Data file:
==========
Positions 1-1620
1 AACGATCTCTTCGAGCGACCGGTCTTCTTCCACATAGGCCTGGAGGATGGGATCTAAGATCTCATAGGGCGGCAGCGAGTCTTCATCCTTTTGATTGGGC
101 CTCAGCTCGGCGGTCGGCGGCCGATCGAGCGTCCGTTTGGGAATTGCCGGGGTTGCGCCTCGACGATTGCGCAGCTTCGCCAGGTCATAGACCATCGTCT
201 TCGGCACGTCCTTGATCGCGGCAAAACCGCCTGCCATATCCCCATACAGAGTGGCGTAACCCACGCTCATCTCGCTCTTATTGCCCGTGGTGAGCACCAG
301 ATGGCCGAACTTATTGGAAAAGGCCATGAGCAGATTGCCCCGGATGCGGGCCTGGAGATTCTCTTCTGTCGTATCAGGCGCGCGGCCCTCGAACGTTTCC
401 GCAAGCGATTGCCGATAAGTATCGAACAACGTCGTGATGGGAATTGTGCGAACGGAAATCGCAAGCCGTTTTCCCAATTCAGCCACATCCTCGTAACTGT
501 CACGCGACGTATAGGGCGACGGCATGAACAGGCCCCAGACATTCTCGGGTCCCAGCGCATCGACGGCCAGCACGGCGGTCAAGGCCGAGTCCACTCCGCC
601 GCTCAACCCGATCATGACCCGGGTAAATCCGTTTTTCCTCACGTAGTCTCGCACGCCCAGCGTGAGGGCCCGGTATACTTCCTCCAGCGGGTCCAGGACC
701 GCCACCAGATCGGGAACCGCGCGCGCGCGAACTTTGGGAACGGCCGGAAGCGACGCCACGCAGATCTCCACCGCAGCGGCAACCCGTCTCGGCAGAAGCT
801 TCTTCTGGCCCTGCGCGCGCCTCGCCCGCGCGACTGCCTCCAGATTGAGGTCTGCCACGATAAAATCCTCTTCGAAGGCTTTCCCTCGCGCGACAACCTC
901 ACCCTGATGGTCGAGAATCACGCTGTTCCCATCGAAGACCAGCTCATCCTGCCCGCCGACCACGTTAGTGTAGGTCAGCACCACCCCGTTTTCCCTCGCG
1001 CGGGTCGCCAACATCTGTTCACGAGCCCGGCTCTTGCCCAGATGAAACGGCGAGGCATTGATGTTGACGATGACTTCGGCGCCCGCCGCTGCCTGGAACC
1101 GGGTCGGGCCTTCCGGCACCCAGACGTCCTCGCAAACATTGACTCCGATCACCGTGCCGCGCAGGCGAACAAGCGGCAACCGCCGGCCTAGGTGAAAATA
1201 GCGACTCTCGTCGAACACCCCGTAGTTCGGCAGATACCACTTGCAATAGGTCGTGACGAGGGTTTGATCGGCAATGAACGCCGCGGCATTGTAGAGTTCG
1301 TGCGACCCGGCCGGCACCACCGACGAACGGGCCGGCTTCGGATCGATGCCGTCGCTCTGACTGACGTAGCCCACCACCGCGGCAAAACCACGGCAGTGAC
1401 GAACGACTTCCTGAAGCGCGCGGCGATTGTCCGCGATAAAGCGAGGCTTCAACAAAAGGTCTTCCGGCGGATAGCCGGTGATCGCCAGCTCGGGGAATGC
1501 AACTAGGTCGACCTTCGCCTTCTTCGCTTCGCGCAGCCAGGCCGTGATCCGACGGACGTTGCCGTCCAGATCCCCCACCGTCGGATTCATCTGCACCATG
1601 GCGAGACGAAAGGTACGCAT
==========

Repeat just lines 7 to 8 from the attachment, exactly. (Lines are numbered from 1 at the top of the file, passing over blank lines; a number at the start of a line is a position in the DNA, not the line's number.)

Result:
501 CACGCGACGTATAGGGCGACGGCATGAACAGGCCCCAGACATTCTCGGGTCCCAGCGCATCGACGGCCAGCACGGCGGTCAAGGCCGAGTCCACTCCGCC
601 GCTCAACCCGATCATGACCCGGGTAAATCCGTTTTTCCTCACGTAGTCTCGCACGCCCAGCGTGAGGGCCCGGTATACTTCCTCCAGCGGGTCCAGGACC